In my previous blog post, I promised to provide details about the recent human-lion conflict incident in our study area in which a male and a lioness from one of our study prides called Altipiano were speared to death because of predation on livestock.
The incident took place at the end of December 2008, and summed up a total of twelve lions killed in retaliation for livestock predation for 2008. Since this incident, three other incidents have occurred in Jan/Feb 2009 where at least four lions from other prides have fallen victims to retaliatory killing.
Retaliatory killing took at least 24 lions in 2007. During 2004-2008, at least 149 lions were killed in retaliation for livestock predation in 12 villages that we have consistently surveyed during this period.
Livestock predation and retaliatory killing of predators is a huge conservation challenge in the Maasai Steppe because of the unique dynamic interaction between people and wildlife. Although the wildlife migrates over an area 30,000 sq.km., the core protected areas cover less than 10% of the entire landscape over which the wildlife migrate.
We have regularly surveyed Esilalei, Selela, Loiborsoit, Emboret, Engaruka chini & juu, Oltukai, Minjingu and Makuyuni villages over the past four years to understand the magnitude of human-lion conflicts, its impact and how the conflicts can be mitigated. Other villages being surveyed include Loibo-serit, Lolkisale and Mswakini.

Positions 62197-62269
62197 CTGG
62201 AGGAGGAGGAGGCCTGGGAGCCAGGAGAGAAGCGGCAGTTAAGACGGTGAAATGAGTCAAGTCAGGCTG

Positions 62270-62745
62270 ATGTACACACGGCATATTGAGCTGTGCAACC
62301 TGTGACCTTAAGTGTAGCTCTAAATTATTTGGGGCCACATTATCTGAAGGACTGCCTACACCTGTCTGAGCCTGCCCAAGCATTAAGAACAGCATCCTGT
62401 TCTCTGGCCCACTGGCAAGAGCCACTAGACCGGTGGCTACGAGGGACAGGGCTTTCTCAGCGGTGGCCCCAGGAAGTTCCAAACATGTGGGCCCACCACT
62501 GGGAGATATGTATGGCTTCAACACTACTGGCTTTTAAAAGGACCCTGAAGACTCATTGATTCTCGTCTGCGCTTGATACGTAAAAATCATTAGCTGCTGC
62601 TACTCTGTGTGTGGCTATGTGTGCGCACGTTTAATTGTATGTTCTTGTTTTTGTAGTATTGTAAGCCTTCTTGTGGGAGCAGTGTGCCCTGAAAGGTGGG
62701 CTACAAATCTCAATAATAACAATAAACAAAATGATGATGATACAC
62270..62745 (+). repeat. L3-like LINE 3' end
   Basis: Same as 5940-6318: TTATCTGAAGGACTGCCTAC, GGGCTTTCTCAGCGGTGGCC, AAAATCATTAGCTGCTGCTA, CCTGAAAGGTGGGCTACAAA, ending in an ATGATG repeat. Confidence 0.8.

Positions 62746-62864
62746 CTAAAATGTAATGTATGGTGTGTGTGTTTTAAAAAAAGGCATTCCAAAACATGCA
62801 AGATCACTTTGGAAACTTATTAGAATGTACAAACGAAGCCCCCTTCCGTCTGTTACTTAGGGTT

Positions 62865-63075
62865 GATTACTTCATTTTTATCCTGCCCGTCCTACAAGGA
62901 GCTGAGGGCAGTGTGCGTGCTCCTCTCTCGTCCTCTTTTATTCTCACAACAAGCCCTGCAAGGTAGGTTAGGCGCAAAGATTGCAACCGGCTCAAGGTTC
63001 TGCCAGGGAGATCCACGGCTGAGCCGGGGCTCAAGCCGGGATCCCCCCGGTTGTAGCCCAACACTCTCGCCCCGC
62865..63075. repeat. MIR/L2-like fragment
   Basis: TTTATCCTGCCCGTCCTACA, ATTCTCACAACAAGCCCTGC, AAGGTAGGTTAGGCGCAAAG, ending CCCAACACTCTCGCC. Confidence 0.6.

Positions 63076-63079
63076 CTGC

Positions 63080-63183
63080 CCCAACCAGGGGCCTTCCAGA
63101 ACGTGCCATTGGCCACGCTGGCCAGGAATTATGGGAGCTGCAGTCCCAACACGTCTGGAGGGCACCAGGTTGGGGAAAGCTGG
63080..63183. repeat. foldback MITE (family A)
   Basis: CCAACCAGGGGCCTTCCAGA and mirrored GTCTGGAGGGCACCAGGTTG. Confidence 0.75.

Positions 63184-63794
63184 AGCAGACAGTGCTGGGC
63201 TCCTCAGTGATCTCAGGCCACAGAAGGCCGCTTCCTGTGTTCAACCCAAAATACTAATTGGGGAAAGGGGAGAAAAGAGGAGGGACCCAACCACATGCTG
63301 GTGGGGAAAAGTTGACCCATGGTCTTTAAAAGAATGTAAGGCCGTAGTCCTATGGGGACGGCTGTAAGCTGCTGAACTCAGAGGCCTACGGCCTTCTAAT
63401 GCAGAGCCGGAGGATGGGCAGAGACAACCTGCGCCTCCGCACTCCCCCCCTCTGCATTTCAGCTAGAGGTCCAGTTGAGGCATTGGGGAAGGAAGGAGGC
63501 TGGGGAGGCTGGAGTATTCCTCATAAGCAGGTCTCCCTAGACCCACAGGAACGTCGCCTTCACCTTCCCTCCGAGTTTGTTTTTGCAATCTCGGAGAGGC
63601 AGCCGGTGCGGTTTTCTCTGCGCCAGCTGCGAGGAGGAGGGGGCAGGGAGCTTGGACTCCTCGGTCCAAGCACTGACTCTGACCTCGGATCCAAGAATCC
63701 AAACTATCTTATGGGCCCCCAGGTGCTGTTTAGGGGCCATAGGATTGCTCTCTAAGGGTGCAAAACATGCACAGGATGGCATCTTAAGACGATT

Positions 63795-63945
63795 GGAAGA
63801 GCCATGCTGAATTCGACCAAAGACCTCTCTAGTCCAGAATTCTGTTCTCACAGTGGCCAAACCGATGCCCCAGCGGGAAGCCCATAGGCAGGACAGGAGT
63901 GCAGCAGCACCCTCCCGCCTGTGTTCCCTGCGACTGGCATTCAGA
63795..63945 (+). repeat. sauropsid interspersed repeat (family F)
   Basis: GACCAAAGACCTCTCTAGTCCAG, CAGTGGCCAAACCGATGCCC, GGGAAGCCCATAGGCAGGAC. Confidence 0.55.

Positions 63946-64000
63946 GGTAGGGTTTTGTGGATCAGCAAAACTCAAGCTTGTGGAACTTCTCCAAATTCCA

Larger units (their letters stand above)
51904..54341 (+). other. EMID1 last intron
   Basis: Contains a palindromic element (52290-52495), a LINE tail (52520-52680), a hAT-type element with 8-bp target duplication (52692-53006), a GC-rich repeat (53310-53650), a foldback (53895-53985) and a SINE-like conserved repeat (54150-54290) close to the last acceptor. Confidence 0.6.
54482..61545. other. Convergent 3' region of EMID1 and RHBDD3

In the wet seasons (i.e. November through May), migratory herbivores from core protected areas spend up to six months in communal land outside protected areas. Lions move in response to herbivore migration. Livestock predation and retaliatory killing is highest in wet season months.
Because the human population is fast growing, lions must now navigate through more and more people and livestock when they leave protected areas. Because lions from protected areas utilize communal land for nearly half a year, the future survival for lions in the ecosystem will depend on successful resolution of conflicts and increased tolerance to carnivores by livestock keepers. Livestock attack events by lions strongly correlate the number of lions killed, suggesting that predation problem exposes lions to increased mortality risk due to retaliatory killing.
Lions are rapidly declining across Africa. Bernard Kissui, AWF’s Lion Research Scientist, is working with lions and people in northern Tanzania to prevent further loss of one of Africa’s greatest animals. Kissui is studying the movements of lions in and out of Tarangire National Park and works with local people to prevent the loss of livestock which leads to human-lion conflict. Equipped with his Ph.D., field equipment, sound relationships with local communities, and fierce determination, Kissui plans to bring lions roaring back to the Tarangire ecosystem.
AWF Blogs bring you to the critical landscapes we work in, where conservation benefits both wildlife and people alike. The blogs are written by our staff - men and women who have dedicated their lives to Africa's wildlife, people and wild lands.
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